Amazon.com founder and CEO Jeff Bezos once said he wanted to minimize the number of regrets he would have when looking back on his life. And one regret that would haunt him every day was never having tried his hand at building an Internet company. It was that revelation in 1994 that led Bezos to quit his job at a Wall Street firm, move across country and, in his garage, start up an online bookstore.
Today, Amazon is more than just the company that helped popularize online shopping: It is also a virtual landlord hosting thousands of e-commerce sites and a technology-for-hire company whose cloud computing services will, by some estimates, bring in $4 billion in revenue in 2013.
From selling books (and just about everything else, including the kitchen sink) online to offering cloud services and possibly a radical delivery system, Amazon certainly isn't afraid to try something different, always innovating and transforming.
It's the classic story of the rabbit and the tortoise. The cocky dot-coms of the mid-'90s were—just like jack rabbits—popping up everywhere, with dollar signs in their eyes, making a mad dash for some fast and easy cash, and lots of it. Young entrepreneurs were living the high life, and venture capitalists were ignoring all they were taught, believing the Internet was some sort of magical moneymaker. Amazon, meanwhile, was the proverbial tortoise, with Bezos deciding that a slow and steady pace to profitability would ultimately win the race—much to the dismay of his investors.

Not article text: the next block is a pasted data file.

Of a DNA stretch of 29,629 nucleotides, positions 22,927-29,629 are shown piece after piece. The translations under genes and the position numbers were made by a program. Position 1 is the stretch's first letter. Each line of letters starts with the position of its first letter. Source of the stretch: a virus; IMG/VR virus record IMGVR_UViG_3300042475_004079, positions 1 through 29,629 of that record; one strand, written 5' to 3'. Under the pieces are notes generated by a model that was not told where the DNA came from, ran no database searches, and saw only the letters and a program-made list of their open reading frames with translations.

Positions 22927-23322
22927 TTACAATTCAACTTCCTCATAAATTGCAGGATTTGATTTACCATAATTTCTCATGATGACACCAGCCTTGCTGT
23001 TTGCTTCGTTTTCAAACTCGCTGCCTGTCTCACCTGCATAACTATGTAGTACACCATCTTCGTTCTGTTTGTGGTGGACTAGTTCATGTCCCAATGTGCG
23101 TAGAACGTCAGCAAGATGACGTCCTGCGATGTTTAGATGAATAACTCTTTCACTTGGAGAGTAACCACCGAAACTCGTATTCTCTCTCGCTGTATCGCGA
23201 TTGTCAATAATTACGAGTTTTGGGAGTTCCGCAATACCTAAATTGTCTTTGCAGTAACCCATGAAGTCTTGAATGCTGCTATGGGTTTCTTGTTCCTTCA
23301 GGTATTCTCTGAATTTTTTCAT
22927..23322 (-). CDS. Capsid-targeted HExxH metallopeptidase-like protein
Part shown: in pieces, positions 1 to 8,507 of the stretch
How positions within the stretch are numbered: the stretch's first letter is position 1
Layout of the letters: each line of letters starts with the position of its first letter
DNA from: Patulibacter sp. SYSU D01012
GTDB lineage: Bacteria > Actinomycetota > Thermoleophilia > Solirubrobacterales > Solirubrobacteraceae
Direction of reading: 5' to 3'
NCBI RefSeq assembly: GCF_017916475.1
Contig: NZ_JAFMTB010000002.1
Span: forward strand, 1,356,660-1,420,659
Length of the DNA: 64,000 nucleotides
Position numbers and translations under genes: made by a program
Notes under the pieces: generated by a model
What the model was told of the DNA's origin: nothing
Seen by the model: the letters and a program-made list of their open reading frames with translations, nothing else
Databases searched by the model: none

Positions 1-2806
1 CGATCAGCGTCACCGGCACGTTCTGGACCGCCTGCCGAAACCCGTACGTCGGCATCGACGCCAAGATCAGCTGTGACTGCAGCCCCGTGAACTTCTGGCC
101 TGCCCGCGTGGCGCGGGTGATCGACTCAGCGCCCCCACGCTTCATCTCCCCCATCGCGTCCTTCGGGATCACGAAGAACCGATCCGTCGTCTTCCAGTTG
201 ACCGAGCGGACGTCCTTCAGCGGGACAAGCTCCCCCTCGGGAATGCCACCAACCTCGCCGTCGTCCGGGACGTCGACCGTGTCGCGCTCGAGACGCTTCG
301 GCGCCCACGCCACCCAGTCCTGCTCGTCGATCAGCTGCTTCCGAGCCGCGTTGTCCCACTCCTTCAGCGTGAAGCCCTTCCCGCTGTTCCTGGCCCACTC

Nearly 20 years later, Bezos still stands by that approach. In the same Dec. 1 "60 Minutes" interview in which Bezos revealed that his company is developing airborne drones capable of delivering packages to customers in 30 minutes, he discussed why he believes Amazon's long-term approach to ROI gives it a distinct edge.
"The long-term approach is rare enough that it means you're not competing against very many companies because most companies want to see a return on investment in, you know, one, two, three years. … I'm willing for it to be five, six, seven years. So just that change in timeline can be a very big competitive advantage," he said.
Of course, keeping true to the rabbit-and-tortoise tale, Amazon went six years from its launch in 1995 before it finally reached profitability in the fourth quarter of 2001. As for many of the other dot-com companies, the Internet bubble burst in 2000, and they never even reached the finish line.
Amazon's success, however, wasn't just due to its slow and steady approach. For one thing, the company looked at the customer. Plus, it had a business model that actually worked. "Amazon survived the dot-com bust because it had a viable and innovative business model built around a market-changing customer value proposition and a radical profit formula," wrote Mark Johnson in Businessweek.
Indeed, the company's mission is "… to be earth's most customer-centric company; to build a place where people can come to find and discover anything they might want to buy online."
In his "60 Minutes" interview, Bezos said, "I would define Amazon by our big ideas, which are customer centricity, putting the customer at the center of everything we do, invention. We like to pioneer, we like to explore, we like to go down dark alleys and see what's on the other side."